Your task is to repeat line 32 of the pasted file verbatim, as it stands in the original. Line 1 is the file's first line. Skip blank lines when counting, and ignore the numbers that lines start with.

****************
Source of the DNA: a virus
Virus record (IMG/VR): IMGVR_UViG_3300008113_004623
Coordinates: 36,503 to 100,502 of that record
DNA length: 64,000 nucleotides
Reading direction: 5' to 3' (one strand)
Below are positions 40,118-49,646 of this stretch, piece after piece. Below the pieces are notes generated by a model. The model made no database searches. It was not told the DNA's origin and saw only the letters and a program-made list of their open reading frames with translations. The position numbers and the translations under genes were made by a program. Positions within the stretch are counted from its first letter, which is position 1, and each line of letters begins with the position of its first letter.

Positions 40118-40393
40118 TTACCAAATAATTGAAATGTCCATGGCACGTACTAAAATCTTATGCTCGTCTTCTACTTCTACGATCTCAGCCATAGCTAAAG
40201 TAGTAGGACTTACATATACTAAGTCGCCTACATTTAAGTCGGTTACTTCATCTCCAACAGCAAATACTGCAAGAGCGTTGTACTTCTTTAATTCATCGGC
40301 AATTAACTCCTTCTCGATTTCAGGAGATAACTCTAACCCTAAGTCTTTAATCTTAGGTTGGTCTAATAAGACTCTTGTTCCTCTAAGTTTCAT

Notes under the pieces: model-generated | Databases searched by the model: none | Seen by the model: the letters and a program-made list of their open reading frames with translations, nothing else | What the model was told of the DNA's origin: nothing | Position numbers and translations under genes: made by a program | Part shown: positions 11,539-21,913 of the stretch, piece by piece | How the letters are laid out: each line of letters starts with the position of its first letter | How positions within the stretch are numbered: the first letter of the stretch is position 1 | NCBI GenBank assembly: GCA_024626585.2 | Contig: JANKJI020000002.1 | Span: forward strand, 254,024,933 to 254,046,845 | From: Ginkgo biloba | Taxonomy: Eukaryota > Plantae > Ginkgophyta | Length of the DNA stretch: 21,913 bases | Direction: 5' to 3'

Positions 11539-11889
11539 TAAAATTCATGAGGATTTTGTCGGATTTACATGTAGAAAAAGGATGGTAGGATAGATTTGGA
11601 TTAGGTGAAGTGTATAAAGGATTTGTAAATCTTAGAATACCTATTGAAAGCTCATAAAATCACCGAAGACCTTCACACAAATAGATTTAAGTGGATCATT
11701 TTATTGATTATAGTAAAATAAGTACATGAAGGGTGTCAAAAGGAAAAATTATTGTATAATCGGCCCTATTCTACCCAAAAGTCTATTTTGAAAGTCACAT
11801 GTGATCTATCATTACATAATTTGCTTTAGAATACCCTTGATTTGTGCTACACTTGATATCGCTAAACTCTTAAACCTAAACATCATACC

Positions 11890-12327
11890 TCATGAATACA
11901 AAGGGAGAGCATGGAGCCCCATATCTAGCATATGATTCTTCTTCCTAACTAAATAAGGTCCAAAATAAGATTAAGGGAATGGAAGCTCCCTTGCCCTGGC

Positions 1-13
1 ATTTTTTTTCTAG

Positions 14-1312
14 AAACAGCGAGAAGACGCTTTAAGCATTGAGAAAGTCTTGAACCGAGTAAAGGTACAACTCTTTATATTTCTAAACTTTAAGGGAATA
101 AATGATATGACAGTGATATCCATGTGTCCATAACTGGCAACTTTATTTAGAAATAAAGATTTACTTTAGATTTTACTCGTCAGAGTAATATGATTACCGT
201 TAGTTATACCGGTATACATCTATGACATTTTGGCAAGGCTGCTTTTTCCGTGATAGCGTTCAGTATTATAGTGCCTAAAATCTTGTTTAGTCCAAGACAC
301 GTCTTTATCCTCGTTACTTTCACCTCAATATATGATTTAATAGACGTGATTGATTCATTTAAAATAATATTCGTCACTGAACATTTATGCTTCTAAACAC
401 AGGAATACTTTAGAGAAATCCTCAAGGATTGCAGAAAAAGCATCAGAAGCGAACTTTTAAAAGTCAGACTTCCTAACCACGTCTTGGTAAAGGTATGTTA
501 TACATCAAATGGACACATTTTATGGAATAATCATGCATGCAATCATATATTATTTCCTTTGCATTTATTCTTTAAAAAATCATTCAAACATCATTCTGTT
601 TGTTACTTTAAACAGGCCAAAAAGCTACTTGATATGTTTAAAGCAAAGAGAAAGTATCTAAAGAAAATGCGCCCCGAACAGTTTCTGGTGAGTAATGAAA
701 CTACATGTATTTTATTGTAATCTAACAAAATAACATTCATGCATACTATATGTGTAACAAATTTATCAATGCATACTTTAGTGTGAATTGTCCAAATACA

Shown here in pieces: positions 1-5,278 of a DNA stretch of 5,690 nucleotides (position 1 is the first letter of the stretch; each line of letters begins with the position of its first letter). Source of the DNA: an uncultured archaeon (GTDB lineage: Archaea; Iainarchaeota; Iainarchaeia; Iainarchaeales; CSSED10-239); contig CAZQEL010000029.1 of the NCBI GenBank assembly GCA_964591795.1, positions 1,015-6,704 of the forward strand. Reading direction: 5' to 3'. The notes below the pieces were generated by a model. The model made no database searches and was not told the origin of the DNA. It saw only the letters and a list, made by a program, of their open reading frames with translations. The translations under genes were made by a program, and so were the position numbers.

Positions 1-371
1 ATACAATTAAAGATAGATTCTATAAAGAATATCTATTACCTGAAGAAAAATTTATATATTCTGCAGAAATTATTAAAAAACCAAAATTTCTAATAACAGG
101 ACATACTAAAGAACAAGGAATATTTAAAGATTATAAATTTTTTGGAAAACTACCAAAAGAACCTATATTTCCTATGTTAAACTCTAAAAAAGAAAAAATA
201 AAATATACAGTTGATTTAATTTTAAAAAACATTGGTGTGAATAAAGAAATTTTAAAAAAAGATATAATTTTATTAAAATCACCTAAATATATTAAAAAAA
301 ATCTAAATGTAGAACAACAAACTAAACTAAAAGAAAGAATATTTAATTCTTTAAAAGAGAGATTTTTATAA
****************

Positions 1-371